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Families ‘cheated of Boeing shock compensation’

Families 'cheated of Boeing shock compensation'

Families ‘cheated of Boeing shock compensation’



The relatives of the people who died in the Boeing 737 Max accident in Indonesia last year have been deceived, their lawyers say.

The lawyers told the BBC that many families were persuaded to sign forms that prevent them from taking legal action.

BBC Panorama discovered that other relatives signed similar agreements after two other clashes, which prevented them from suing Boeing in US courts.

Boeing has refused to comment on the agreements.

The 189 passengers and crew were killed when the Boeing 737 Max crashed into the sea just 13 minutes after taking off from the Indonesian capital, Jakarta, on October 29, 2018.

In a matter of weeks, the insurance lawyers offered compensation to the relatives.

To access the money, families had to sign agreements that would prevent them from taking legal action against Boeing or the airline, Lion Air.

Merdian Agustin’s husband, Eka, died in the accident. She says that the insurance lawyers tried to pressure her to dismiss her rights.

“They gave me a document to sign in. The document says you can have the money, but you can not sue Lion Air, you can not sue Boeing.

“They said you should sign this, you should go ahead, in one or two hours you’ll get the money and you’ll go on with life, but I do not want it, it’s not about money, it’s about my husband’s life.” , she said.

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Ms. Agustín did not sign, but it is believed that around 50 families did so. They will receive compensation of less than £ 74,000 ($ 92,000) each.

The payments are controversial because, according to Indonesian law, families are automatically entitled to compensation of £ 71,000.

Sanjiv Singh, an American lawyer who represents some of the families, said that the BBC’s relatives had been pressured to withdraw their legal rights.

“The families that signed the release and the dismissal [the documents] have been deceived by the compensation, have been victims of the insurance companies and the lawyer of those insurance companies and, ultimately, in the benefit of Boeing,” he said. .

He added that families were potentially entitled to millions of dollars in compensation.

This is not the first time that Boeing has benefited from controversial release and discharge documents.

In 2005, a Boeing 737 crashed into a residential area of ​​Indonesia, killing 149 people. The families signed agreements that prevented them from suing Boeing in the courts of the United States. Similar agreements were signed after a 737 crash that killed 102 passengers and crew in 2007.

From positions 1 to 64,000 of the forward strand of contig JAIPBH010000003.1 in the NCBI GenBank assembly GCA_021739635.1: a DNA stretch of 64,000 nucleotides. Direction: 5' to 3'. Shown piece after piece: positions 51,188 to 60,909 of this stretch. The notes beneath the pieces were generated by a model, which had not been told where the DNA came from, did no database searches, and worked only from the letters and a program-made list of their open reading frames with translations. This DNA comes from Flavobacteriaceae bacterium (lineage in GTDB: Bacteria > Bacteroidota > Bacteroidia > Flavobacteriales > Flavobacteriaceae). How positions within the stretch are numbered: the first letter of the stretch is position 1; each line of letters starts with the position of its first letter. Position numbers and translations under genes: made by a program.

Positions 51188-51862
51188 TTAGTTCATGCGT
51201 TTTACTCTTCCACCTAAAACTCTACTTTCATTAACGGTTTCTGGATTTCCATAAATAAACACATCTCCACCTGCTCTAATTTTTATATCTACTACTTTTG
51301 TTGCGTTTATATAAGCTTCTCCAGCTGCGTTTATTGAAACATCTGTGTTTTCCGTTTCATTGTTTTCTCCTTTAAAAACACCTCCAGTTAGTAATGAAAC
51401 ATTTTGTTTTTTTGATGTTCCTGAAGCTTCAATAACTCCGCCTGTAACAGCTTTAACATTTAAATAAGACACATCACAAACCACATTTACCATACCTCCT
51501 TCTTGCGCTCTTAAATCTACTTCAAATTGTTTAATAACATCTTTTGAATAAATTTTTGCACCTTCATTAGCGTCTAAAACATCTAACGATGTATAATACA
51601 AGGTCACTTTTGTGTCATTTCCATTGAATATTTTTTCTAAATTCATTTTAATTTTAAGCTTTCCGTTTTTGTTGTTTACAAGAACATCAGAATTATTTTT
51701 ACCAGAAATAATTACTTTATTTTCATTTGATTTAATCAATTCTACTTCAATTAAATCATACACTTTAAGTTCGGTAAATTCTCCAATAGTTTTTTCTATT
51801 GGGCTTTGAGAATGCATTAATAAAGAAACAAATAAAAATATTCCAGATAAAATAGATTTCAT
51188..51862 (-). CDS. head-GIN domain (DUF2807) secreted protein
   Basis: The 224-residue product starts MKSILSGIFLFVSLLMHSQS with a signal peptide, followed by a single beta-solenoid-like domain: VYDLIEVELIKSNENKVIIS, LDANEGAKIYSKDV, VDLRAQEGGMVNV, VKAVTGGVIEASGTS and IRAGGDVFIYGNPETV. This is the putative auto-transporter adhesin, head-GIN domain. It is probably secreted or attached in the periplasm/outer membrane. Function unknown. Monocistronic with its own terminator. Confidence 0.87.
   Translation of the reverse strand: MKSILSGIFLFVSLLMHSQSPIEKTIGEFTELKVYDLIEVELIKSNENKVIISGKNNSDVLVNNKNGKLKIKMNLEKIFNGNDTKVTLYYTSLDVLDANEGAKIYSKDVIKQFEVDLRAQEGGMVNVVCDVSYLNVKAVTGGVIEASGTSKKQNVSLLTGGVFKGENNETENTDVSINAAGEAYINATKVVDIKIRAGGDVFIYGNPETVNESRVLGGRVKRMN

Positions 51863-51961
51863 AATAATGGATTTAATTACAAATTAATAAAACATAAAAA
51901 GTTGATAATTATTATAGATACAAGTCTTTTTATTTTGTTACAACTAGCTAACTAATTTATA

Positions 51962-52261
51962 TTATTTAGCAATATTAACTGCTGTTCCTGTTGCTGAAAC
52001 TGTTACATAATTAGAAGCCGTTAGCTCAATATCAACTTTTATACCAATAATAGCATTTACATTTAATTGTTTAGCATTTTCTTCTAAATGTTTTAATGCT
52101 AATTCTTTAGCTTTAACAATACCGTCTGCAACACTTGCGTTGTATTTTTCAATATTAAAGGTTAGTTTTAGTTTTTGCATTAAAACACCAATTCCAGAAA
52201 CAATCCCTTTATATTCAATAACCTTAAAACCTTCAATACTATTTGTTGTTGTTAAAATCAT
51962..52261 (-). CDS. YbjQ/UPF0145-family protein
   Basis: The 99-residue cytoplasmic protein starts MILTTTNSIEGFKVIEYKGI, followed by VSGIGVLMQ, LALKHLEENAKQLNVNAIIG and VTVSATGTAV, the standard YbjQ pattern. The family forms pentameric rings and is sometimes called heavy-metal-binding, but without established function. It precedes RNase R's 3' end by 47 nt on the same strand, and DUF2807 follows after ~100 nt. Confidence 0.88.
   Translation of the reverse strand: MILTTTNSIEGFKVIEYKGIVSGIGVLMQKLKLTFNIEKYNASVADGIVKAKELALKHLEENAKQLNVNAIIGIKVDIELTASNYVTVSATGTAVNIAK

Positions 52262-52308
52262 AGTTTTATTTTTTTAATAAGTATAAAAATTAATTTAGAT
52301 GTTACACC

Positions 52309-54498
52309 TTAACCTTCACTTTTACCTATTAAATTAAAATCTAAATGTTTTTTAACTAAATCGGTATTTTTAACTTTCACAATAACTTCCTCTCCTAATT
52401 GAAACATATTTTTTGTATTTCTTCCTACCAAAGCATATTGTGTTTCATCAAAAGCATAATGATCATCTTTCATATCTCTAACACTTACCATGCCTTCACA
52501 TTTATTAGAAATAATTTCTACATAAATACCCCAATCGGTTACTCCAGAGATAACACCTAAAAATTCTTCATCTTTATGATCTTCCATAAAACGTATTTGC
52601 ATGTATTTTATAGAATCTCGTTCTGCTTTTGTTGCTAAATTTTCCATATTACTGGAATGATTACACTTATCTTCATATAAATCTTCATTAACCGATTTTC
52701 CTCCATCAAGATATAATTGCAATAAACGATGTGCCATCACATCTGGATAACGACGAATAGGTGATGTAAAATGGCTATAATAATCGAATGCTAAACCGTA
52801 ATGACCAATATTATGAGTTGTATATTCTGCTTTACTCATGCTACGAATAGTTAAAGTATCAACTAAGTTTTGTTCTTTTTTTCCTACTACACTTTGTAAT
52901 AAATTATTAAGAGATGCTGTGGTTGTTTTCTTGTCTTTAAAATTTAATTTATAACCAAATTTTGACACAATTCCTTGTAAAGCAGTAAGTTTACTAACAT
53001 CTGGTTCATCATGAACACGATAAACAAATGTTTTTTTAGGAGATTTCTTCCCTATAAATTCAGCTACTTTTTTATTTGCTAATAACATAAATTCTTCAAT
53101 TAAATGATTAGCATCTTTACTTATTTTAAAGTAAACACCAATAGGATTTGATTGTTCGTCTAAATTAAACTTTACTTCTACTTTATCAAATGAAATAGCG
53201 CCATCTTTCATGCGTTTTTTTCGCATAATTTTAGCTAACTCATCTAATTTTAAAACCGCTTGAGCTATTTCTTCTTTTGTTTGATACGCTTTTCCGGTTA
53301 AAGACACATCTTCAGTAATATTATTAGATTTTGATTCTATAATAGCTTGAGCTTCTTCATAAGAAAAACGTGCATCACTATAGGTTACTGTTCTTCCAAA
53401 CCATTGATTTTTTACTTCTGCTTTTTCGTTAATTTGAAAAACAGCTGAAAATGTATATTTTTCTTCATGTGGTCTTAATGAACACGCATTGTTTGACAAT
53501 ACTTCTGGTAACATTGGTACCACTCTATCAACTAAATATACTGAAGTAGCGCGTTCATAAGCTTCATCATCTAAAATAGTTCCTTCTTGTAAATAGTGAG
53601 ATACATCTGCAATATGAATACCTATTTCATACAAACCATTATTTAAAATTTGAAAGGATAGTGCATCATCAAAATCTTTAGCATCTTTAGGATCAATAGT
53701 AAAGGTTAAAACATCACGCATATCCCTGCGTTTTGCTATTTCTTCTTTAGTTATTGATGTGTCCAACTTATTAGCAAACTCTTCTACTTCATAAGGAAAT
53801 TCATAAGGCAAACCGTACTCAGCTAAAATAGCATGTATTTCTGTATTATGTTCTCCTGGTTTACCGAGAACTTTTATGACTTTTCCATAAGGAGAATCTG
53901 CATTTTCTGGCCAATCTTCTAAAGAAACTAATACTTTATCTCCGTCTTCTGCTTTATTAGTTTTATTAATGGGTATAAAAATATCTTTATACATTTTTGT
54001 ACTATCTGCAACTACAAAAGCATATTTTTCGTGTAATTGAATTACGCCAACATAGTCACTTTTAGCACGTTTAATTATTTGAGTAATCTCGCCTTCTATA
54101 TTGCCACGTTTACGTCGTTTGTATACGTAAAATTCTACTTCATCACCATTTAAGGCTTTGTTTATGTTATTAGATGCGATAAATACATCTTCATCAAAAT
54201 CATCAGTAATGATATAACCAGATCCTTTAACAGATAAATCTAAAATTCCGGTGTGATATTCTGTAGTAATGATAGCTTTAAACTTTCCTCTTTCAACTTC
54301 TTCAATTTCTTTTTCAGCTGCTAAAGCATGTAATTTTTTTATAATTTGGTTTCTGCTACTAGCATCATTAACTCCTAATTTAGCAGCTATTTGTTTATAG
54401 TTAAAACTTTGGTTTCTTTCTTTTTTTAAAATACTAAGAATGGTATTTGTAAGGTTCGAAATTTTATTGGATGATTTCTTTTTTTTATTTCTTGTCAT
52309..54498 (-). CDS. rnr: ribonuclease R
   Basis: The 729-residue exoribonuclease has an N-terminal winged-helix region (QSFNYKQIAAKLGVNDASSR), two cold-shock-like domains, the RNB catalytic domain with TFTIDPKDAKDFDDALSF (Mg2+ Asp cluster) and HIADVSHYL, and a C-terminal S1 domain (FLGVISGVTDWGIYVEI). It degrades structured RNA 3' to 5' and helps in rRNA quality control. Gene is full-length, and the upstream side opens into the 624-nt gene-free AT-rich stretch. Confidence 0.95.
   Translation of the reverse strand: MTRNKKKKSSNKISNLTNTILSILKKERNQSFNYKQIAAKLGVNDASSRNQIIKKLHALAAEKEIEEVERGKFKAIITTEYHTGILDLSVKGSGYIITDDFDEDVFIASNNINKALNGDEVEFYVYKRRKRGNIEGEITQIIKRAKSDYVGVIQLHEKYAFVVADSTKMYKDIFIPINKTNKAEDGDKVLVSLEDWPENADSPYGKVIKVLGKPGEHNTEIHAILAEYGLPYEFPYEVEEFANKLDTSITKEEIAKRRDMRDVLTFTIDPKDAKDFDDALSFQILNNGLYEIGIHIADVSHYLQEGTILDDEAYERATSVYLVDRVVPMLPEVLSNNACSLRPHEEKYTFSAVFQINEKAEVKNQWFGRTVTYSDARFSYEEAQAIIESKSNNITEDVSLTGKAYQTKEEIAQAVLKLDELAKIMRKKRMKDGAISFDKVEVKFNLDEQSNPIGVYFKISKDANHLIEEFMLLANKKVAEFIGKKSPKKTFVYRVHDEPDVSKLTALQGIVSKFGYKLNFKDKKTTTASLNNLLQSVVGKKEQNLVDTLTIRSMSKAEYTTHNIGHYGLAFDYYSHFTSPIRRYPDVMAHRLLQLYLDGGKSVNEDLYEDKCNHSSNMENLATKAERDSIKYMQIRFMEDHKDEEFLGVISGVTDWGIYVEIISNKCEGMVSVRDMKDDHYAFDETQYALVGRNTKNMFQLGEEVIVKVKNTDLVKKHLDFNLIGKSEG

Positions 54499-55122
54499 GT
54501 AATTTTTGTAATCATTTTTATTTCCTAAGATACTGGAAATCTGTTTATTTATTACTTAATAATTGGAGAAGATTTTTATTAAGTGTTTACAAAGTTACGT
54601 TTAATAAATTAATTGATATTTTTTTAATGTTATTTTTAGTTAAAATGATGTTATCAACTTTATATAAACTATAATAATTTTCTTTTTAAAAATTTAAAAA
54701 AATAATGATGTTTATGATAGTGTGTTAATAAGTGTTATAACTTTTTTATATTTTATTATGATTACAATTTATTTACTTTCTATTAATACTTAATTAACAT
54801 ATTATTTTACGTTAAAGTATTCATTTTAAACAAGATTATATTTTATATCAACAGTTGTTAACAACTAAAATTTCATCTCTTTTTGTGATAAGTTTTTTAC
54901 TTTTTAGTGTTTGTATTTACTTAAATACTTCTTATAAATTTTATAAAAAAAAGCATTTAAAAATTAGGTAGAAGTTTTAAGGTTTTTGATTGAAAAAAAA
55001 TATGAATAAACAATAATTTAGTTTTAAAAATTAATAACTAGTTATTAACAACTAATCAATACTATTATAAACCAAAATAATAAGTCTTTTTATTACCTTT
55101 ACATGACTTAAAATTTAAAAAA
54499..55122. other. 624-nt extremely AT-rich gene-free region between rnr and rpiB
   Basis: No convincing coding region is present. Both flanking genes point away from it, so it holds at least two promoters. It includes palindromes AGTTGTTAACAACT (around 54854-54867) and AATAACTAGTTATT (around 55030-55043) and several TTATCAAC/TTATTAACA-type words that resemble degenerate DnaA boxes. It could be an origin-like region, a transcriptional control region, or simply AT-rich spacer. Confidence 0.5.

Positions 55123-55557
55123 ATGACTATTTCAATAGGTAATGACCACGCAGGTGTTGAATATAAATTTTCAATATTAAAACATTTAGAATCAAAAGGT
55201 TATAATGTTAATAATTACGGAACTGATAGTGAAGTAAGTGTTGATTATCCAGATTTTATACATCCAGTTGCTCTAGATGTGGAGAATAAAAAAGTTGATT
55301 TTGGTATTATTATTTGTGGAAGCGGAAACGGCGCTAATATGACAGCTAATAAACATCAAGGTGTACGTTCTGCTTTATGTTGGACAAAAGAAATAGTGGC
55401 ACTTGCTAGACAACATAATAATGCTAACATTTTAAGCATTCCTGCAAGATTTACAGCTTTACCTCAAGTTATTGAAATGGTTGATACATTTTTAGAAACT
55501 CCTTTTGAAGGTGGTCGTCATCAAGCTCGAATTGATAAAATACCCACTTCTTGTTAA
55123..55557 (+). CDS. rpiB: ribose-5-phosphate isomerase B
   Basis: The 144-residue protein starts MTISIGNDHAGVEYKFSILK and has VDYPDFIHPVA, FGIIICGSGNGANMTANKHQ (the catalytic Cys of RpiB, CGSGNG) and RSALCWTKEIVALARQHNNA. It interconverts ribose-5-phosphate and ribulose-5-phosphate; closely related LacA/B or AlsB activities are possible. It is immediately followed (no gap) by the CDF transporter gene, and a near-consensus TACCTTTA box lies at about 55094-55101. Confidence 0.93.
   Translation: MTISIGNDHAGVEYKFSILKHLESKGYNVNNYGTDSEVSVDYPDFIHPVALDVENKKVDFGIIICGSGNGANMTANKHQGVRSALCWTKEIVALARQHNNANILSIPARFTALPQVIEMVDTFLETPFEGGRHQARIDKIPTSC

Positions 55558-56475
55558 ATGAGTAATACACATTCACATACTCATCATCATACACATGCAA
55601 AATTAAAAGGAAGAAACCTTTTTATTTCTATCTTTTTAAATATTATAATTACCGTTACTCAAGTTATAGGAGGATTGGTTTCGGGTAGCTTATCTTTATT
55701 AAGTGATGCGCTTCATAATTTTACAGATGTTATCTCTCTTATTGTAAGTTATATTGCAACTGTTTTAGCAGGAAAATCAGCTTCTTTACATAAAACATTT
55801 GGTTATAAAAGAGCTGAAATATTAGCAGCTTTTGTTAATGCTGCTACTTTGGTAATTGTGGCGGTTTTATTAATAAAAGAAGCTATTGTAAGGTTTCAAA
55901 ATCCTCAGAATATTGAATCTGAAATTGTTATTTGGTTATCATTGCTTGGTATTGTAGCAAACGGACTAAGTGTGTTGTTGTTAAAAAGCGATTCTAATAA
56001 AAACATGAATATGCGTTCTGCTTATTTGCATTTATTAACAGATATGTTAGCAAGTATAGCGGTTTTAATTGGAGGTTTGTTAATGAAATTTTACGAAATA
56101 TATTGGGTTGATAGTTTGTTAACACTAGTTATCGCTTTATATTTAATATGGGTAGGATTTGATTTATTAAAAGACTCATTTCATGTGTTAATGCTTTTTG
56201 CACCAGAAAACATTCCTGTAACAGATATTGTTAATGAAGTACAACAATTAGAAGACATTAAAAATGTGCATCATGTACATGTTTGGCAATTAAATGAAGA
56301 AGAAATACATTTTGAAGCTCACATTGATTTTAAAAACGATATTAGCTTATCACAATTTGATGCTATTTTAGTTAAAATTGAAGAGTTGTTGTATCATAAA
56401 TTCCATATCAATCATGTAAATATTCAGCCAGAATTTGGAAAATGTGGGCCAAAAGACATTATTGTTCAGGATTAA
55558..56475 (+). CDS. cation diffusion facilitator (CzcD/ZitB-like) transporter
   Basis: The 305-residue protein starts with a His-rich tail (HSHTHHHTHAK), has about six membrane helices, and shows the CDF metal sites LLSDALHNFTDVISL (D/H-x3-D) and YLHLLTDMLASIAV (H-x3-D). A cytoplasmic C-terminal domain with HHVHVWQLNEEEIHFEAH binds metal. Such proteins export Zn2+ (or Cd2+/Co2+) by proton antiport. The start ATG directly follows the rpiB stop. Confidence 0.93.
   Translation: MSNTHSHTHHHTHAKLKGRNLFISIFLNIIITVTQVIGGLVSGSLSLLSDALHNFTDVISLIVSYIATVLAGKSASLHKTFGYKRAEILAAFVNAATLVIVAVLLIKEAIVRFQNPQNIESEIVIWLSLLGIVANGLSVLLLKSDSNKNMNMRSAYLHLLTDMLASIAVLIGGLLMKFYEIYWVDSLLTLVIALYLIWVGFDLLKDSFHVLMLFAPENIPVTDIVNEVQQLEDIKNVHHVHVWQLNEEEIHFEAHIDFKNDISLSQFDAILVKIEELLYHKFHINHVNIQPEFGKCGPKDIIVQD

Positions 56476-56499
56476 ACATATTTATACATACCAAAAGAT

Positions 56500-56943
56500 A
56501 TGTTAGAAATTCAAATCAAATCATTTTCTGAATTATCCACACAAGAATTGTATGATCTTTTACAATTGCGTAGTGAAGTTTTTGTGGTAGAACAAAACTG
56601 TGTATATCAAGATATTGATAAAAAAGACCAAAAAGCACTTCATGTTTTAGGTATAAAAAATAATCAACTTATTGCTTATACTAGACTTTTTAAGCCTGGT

An unnamed insurance lawyer was involved on all three occasions.

Mr. Singh says that this raises serious questions about whether Boeing was involved in Lion Air’s more recent agreements.

“I think that makes it unlikely that Boeing, at least, did not know that the launches were being collected, I think it raises a very important question as to whether they coordinated it.”

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Panorama asked Boeing if he knew the agreements or had any communication with the insurance lawyers who helped to organize them.

Boeing did not answer any of the questions raised by the Panorama program, but instead issued a statement saying: “Boeing really regrets the loss of lives and will continue to work with communities, customers and the aviation industry to help with the process of healing.

“Boeing insurers are in talks with other insurers around the world, as is typical and usual in circumstances like this.”

The main insurer of Lion Air and Boeing is the British insurance company Global Aerospace.

Global Aerospace disputed the allegations, but declined to comment on the details due to the client’s confidentiality.

He said: “It is common for aviation insurers to have insured more than one party involved in some way in an accident.

“Global Aerospace, in accordance with industry best practices, strictly divides the responsibility of managing different clients to ensure that each is represented separately and that information is not shared inappropriately in the handling of any claim that may occur. ”

The company said it was a standard practice when claims were resolved to free airlines and aircraft manufacturers from future claims.

On July 3, Boeing announced that it would provide $ 100 million to help communities and families affected by the last two 737 Max accidents. The second was in Ethiopia in April, when 157 people died.

Family lawyers say they have not been given details about how that money would be used.

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